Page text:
South Dakota Urology Clinic Exposed Patients to DiseasesApr 21, 2009 | Parker Waichman LLP malpractice at the Siouxland Urology Center in Dakota Dunes, South Dakota has likely exposed many thousands of patients to dangerous, deadly blood borne diseases. CNN reports that Siouxland Urology might have exposed nearly 6,000 patients to HIV and hepatitis. As with a variety of other similar contaminations, Siouxland Urology reused single use medical products, potentially passing on serious diseases to other patients.
Siouxland Urology has been ordered to contact about 5,700 of its former patients who were treated at the Center since 2002, said CNN, after a routine inspection there revealed that Siouxland Urology was reusing a variety of medical supplies, including sterile saline bags, tubing, and other cystoscopy supplies. Cystoscopies, explained CNN, are a diagnostic procedure that targets the lower urinary tract. "We witnessed the practice while we were in the facility," said Barb Buhler of the South Dakota Health Department, quoted CNN. Buhler was referring to a January 21 inspection. Siouxland Urology is under a provisional license, said state officials.
South Dakota Department of Health inspectors—who are registered nurses (RNs)—noticed that a saline bag, on a pole in an examining room where a cystoscopy was going to shortly take place, was dated two days prior, according to Bob Stahl, from the South Dakota Department of Health, reported CNN. The RN inspectors questioned the staff who said that “they routinely reused saline bags and tubing,” had been doing so since the clinic’s opening in 2002, and did not understand why reusing one-time use medical supplies presented a problem, said Stahl, who noted that the bags and tubing clearly state “for single use only,” said CNN.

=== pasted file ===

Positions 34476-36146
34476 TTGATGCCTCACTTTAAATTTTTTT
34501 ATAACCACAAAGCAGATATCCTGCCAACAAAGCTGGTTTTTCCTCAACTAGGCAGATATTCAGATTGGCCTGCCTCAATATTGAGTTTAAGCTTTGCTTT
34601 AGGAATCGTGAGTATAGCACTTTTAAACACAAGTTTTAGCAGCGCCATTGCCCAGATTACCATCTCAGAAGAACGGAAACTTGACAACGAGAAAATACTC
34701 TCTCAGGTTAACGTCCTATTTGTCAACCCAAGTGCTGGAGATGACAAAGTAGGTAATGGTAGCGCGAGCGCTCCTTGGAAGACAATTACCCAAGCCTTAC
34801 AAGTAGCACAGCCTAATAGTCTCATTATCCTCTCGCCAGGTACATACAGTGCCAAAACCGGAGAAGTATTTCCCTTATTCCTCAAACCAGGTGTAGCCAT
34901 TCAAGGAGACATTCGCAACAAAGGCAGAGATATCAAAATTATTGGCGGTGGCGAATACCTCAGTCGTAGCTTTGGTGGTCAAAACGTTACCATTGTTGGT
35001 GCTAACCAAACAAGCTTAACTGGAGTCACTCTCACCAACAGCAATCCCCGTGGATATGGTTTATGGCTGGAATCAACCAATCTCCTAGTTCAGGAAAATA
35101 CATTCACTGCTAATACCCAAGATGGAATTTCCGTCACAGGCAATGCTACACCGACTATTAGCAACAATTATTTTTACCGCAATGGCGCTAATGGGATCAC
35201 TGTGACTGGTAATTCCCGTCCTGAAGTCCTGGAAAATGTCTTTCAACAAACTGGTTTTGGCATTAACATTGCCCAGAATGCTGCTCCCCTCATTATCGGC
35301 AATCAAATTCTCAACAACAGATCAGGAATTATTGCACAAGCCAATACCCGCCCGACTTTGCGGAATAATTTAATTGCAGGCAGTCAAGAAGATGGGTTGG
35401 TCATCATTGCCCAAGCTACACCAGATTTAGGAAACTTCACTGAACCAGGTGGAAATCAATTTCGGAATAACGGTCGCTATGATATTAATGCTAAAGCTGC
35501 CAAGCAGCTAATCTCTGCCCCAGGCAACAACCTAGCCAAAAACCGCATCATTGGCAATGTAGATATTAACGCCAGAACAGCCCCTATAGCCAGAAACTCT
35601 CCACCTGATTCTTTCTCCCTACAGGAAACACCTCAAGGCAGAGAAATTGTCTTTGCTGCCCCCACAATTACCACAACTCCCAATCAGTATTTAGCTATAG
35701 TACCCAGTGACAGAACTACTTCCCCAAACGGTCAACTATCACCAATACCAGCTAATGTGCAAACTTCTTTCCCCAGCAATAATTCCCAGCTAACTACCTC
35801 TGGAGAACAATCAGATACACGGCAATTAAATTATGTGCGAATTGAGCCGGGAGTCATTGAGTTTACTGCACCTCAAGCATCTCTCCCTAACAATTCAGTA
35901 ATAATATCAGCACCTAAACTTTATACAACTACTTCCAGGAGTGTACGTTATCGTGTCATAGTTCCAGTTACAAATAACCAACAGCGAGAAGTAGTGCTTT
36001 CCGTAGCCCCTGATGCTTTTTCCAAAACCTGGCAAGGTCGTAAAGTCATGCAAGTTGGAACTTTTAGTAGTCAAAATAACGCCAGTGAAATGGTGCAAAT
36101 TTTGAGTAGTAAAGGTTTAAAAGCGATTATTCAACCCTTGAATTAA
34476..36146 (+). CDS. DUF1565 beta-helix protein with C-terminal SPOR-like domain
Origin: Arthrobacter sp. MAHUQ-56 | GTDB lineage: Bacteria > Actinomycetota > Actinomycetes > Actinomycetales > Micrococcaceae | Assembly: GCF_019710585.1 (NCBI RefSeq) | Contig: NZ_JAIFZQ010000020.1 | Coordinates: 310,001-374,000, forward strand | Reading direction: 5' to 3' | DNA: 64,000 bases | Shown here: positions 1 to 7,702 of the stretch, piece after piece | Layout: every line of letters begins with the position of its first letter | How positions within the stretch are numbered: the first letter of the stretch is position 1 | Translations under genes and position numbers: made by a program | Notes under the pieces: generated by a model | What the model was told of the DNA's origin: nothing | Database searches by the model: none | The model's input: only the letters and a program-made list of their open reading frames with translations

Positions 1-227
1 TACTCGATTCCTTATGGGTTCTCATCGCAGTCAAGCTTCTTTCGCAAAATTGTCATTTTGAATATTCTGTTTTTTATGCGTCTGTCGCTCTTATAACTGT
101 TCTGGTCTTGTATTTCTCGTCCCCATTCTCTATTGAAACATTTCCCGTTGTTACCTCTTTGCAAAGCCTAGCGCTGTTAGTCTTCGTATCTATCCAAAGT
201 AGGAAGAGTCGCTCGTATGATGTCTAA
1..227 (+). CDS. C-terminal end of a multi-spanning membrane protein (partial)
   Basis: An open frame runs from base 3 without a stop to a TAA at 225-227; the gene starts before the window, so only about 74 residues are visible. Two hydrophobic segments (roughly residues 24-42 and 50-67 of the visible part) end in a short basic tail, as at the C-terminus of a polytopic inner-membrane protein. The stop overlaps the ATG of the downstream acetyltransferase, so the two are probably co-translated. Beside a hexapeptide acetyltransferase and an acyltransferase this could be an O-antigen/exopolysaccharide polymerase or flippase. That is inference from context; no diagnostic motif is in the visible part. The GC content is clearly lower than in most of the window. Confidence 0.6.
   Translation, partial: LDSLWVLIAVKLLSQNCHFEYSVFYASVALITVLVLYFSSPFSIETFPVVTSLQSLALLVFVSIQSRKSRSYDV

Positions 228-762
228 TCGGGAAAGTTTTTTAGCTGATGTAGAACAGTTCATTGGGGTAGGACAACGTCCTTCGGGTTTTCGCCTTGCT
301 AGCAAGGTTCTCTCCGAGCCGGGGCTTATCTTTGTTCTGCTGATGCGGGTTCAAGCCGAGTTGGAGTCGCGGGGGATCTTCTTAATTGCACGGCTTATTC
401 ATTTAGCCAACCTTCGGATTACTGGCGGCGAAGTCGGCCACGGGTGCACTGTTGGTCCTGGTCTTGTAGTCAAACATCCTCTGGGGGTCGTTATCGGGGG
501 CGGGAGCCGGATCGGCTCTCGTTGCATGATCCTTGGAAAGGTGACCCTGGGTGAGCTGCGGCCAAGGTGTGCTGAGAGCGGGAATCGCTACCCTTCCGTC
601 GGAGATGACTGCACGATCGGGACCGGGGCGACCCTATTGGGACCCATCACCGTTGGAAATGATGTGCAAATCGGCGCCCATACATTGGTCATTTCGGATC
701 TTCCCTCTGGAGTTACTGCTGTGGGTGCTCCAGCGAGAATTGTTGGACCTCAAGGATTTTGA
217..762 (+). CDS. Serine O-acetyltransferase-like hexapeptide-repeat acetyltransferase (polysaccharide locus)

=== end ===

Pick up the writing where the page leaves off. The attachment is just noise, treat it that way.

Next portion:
"They used the bags and tubing on multiple patients," Stahl said, quoted CNN, adding that, "It was their standard operating procedure…. They told the inspectors that this was a common practice all over the country. We disagreed and told them this was not a common practice." Reusing such supplies can enable patient bodily fluids to backflow into the saline bags and tubing.
"Siouxland Urology Center informed certain of its patients by U.S. mail that a prior cystoscopy procedure could have potentially exposed them to an infectious disease," its Website said, according to CNN. The clinic’s clients are generally from South Dakota, Iowa, and Nebraska; the clinic is providing free blood tests to its potentially infected patients, said CNN.
In a similar case in which medical equipment was rinsed—not sterilized—shoddy colonoscopies and endoscopies at Veterans Administration facilities have exposed over 10,000 military veterans to HIV and hepatitis B and C following exposure to tainted equipment, with three patients testing positive for HIV, six for hepatitis B, and 19 for hepatitis C. At least one patient consulted with malpractice attorneys and more are expected. The shoddy tests were conducted as far back as five years ago.
HIV and hepatitis B and C are spread by contact with infected body fluids. HIV—the human immunodeficiency virus—is the virus that causes AIDS (acquired immunodeficiency syndrome); AIDS is the final stage of HIV infection. Hepatitis B and C are liver diseases that can lead to cirrhosis or cancer of the liver. Vaccines exist only for hepatitis B. HIV/AIDS and hepatitis B and C can all be fatal.